In 2020, when the pandemic brought all nonessential travel to a grinding halt, Ami and Jason Richter had to think fast. They were running a flourishing business called Lug that sold fun travel bags and accessories and had a growing legion of fans, which included Oprah.
But as travel bans went into effect, households succumbed to lockdowns and work from home quickly become the norm, buying backpacks and shoulder bags was the furthest thing from people’s minds.
It was in that moment that Ami leaned on a familiar approach to navigate the company through the uncertainty.
“I’ve always believed in keeping our eyes forward and continuously reinventing our products to meet new situations in our customers’ lives,” she said.
When the husband-and-wife team cofounded Lug in 2005, their idea was to create a line of highly functional yet playful quilted bags and accessories to keep people organized on the go. They launched the company that year with just three products – luggage tags, luggage straps and wallets, adding more and more varied items as their company grew.
Lug’s colorful bags feature multiple pockets and compartments to store a variety of everyday essentials like phones, laptops, cosmetics, water bottles, wallets, keys, and clothes. By the beginning of 2020, their product portfolio had expanded to over 150 different items, including gym bags, laptop bags, backpacks and suitcases.
But as travel plummeted amid the pandemic, sales of luggage and all travel-related items were decimated. Ami had to find a way to keep Lug bags relevant to a completely changed marketplace. She did it by adapting bag designs to meet the new pandemic-era lifestyles of consumers.
“We basically looked at the rapidly changing environment and catered our products to it,” said Jason.
For example, Ami added wipeable pockets made of vinyl-like material to new designs so customers could easily sanitize the bags and find face coverings as well as extra pockets to hold hand sanitizers.
She said a majority of Lug bags now have clear wipeable pockets “where it makes sense in the design.” They also added pen holder pockets so people have their own pens at the ready.
Lug already had an advantage going into the pandemic with its primarily direct-to-consumer sales model. In 2015, the brand had joined QVC, a move that expanded their market reach to over 500,000 new customers, said Jason.
In their very first QVC appearance on July 24, 2015, Ami showcased a Lug bag called the “Puddle Jumper”, a knapsack with multiple zippered pockets inside and out. It sold out in two minutes.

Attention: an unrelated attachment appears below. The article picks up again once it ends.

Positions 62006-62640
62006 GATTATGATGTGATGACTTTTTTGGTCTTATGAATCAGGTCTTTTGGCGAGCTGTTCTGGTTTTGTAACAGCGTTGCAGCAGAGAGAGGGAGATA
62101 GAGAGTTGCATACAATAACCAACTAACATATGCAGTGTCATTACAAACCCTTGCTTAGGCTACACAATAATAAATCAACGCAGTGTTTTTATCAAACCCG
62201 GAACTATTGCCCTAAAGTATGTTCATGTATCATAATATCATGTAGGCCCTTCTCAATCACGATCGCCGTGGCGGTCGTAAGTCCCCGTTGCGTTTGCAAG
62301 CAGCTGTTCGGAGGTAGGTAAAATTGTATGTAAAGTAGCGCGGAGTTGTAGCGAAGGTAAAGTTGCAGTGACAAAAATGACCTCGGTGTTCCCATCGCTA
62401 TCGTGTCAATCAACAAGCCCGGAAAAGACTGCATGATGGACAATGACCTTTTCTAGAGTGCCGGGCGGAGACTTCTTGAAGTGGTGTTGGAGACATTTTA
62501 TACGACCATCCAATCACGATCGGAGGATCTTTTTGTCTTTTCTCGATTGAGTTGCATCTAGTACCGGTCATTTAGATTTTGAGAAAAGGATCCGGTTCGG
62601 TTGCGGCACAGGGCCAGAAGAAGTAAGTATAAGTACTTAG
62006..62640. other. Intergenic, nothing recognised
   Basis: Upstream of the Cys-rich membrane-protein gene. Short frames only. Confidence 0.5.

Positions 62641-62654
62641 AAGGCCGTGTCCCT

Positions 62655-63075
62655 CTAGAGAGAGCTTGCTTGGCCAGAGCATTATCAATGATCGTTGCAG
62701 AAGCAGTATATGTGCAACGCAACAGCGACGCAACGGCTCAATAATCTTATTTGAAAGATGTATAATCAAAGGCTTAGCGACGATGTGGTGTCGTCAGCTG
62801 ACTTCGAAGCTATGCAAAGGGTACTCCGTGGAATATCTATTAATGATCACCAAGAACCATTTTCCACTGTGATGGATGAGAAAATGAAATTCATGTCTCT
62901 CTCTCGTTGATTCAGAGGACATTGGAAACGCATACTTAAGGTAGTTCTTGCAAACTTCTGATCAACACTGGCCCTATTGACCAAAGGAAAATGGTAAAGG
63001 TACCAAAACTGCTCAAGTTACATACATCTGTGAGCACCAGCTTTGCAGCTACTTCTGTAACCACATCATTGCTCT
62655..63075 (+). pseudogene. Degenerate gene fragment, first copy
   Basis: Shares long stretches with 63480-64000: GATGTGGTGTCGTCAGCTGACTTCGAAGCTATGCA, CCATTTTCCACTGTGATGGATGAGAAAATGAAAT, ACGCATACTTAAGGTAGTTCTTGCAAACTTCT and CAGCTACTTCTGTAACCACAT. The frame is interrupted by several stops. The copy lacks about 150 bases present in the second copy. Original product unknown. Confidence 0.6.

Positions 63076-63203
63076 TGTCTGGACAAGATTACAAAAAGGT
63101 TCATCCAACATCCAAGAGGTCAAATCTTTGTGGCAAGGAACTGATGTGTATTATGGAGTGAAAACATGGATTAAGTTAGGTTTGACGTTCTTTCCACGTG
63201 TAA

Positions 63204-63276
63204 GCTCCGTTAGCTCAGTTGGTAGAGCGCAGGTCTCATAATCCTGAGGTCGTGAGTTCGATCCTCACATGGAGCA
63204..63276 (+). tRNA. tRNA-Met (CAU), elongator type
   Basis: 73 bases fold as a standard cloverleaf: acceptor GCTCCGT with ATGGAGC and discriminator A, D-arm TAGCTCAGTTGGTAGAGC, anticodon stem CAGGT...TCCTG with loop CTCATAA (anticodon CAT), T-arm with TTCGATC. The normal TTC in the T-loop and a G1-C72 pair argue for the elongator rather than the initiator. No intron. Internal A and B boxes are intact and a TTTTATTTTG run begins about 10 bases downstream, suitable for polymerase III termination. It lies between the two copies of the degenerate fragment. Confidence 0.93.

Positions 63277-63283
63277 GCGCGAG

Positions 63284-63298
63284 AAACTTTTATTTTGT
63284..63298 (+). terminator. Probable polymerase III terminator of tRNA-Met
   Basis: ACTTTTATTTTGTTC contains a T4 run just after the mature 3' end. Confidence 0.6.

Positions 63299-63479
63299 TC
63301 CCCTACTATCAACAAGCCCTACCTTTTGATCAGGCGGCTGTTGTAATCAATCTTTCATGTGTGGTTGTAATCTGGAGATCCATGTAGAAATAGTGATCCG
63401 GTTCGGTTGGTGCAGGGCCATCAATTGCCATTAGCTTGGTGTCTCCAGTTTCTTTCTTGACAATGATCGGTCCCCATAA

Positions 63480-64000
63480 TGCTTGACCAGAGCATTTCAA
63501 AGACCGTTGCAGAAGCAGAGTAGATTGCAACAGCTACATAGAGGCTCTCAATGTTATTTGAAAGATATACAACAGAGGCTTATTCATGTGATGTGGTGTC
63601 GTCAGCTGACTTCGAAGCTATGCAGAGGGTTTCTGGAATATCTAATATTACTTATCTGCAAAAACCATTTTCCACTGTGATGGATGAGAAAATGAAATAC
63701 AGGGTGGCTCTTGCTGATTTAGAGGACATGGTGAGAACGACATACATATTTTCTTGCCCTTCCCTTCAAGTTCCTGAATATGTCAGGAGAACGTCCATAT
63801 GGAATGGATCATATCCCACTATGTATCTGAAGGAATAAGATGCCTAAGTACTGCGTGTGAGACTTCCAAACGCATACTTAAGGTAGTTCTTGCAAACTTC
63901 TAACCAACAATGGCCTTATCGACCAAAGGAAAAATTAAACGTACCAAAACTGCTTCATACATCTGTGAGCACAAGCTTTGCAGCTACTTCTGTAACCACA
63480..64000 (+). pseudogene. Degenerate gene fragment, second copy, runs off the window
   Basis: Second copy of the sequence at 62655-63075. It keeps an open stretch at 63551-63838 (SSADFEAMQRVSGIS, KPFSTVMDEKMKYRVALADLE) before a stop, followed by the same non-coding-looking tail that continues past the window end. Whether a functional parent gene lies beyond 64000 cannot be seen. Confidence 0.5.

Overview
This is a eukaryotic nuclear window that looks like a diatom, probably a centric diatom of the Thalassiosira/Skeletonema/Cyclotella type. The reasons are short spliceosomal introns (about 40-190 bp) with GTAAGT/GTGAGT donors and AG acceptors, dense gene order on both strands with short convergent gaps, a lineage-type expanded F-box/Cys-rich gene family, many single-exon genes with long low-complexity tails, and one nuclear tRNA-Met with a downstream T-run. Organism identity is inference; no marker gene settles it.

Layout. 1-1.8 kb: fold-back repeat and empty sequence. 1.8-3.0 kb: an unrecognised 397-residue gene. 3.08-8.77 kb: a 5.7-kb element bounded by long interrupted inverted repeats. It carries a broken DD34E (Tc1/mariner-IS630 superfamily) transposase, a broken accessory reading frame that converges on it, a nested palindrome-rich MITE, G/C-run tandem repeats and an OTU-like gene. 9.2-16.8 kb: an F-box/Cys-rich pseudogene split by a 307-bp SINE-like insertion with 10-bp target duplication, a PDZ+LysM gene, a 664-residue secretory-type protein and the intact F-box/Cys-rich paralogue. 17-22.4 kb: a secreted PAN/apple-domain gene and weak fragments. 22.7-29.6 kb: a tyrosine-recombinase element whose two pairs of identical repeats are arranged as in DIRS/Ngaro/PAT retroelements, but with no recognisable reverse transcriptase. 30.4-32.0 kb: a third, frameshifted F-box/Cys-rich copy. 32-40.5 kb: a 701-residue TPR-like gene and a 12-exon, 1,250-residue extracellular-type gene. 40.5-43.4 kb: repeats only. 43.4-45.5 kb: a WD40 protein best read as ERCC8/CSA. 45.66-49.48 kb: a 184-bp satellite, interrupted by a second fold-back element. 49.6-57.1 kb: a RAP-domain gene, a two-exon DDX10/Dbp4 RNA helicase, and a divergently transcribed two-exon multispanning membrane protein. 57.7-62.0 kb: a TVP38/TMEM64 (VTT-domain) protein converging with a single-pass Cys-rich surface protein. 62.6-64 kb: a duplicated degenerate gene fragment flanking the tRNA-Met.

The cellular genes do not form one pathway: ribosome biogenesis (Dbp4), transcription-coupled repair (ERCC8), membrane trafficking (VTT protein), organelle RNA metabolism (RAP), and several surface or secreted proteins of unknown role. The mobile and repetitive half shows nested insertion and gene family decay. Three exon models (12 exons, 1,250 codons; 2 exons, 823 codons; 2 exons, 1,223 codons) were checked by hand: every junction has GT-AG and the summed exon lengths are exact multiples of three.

“While brick-and-mortar store and malls shut down, being on QVC kept us going,” said Jason. The business’ sales increased through the pandemic and they continue to grow 15% to 20% year-over-year, he added.
“At some point road travel came back,” said Ami. “Families were visiting their parents, their grandparents and our bags were selling.”
To date, the company says it has sold more than five million products just through QVC and more than 15 million products overall since it was created. That’s a long way from its humble “kitchen table” beginnings.
Ami and Jason met in 2004 at a Las Vegas trade show. She had a small booth next to his where she displayed a collection of urban laptop bags and other products. He was showcasing a T-shirt line.
They fell in love and spent the next several months visiting each other in Toronto and Dallas. Their long drive between the two cities inspired the idea for Lug.
“We just really wanted to bring bright, happy colors to the travel space because it felt really black and brown and boring,” said Ami, who identified Lug’s core customers as women 40 and above, with active and busy lives who appreciate being organized.
They bootstrapped the company with $30,000 they had saved and invested the profits back into the business. The Richters said they haven’t taken any outside funding to grow Lug since then.
“We drained our bank accounts and would max out credit cards for gas for our car trips,” said Ami. “We were also our own salespeople and knocked on a lot of doors just pitching Lug.”
The turning point came in 2011, when the brand was picked up by a Canadian television home shopping channel. The QVC partnership followed two years later.
In October 2020, in the midst of the pandemic, Ami and Jason launched a daily online live shopping show called Lug Live hosted by superfans of the brand. It has six hosts who each show a curated collection of Lug products and discuss how they fit into their everyday lives.
Ami’s next idea hints at her vision of Lug becoming a lifestyle brand beyond bags.
In October the company will introduce Lug sleepwear and loungewear – on QVC, of course. “We’re about fun. Our customers already love to match our bags to what they’re wearing,” she said. “Now they can dress head-to-toe in one of our prints.”